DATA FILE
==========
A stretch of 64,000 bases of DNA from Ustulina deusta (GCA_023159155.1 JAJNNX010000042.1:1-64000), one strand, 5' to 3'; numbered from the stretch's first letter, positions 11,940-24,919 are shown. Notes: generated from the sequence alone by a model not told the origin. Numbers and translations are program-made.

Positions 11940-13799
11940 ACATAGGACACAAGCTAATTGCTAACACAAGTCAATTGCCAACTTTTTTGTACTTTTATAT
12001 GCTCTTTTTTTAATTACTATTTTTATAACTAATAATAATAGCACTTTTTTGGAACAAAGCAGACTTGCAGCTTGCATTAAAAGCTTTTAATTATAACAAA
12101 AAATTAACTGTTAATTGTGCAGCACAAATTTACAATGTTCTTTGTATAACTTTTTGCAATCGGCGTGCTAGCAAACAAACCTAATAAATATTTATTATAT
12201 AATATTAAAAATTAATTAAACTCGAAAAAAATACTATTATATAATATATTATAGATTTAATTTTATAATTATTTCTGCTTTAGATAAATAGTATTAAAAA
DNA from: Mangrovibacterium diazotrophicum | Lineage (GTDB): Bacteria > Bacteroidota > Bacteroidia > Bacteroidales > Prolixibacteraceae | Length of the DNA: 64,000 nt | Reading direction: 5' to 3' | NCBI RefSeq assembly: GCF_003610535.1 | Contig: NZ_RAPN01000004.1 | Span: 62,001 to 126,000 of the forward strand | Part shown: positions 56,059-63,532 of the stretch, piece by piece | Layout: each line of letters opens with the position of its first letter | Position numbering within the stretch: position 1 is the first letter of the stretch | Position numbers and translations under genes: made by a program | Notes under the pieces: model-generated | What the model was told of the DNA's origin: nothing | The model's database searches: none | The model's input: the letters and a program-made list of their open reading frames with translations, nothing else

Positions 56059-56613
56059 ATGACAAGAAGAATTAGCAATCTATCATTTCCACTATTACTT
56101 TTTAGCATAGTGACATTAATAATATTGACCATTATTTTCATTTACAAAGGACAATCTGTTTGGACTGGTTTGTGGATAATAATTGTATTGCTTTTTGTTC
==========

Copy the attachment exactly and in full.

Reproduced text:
A stretch of 64,000 bases of DNA from Ustulina deusta (GCA_023159155.1 JAJNNX010000042.1:1-64000), one strand, 5' to 3'; numbered from the stretch's first letter, positions 11,940-24,919 are shown. Notes: generated from the sequence alone by a model not told the origin. Numbers and translations are program-made.

Positions 11940-13799
11940 ACATAGGACACAAGCTAATTGCTAACACAAGTCAATTGCCAACTTTTTTGTACTTTTATAT
12001 GCTCTTTTTTTAATTACTATTTTTATAACTAATAATAATAGCACTTTTTTGGAACAAAGCAGACTTGCAGCTTGCATTAAAAGCTTTTAATTATAACAAA
12101 AAATTAACTGTTAATTGTGCAGCACAAATTTACAATGTTCTTTGTATAACTTTTTGCAATCGGCGTGCTAGCAAACAAACCTAATAAATATTTATTATAT
12201 AATATTAAAAATTAATTAAACTCGAAAAAAATACTATTATATAATATATTATAGATTTAATTTTATAATTATTTCTGCTTTAGATAAATAGTATTAAAAA
DNA from: Mangrovibacterium diazotrophicum | Lineage (GTDB): Bacteria > Bacteroidota > Bacteroidia > Bacteroidales > Prolixibacteraceae | Length of the DNA: 64,000 nt | Reading direction: 5' to 3' | NCBI RefSeq assembly: GCF_003610535.1 | Contig: NZ_RAPN01000004.1 | Span: 62,001 to 126,000 of the forward strand | Part shown: positions 56,059-63,532 of the stretch, piece by piece | Layout: each line of letters opens with the position of its first letter | Position numbering within the stretch: position 1 is the first letter of the stretch | Position numbers and translations under genes: made by a program | Notes under the pieces: model-generated | What the model was told of the DNA's origin: nothing | The model's database searches: none | The model's input: the letters and a program-made list of their open reading frames with translations, nothing else

Positions 56059-56613
56059 ATGACAAGAAGAATTAGCAATCTATCATTTCCACTATTACTT
56101 TTTAGCATAGTGACATTAATAATATTGACCATTATTTTCATTTACAAAGGACAATCTGTTTGGACTGGTTTGTGGATAATAATTGTATTGCTTTTTGTTC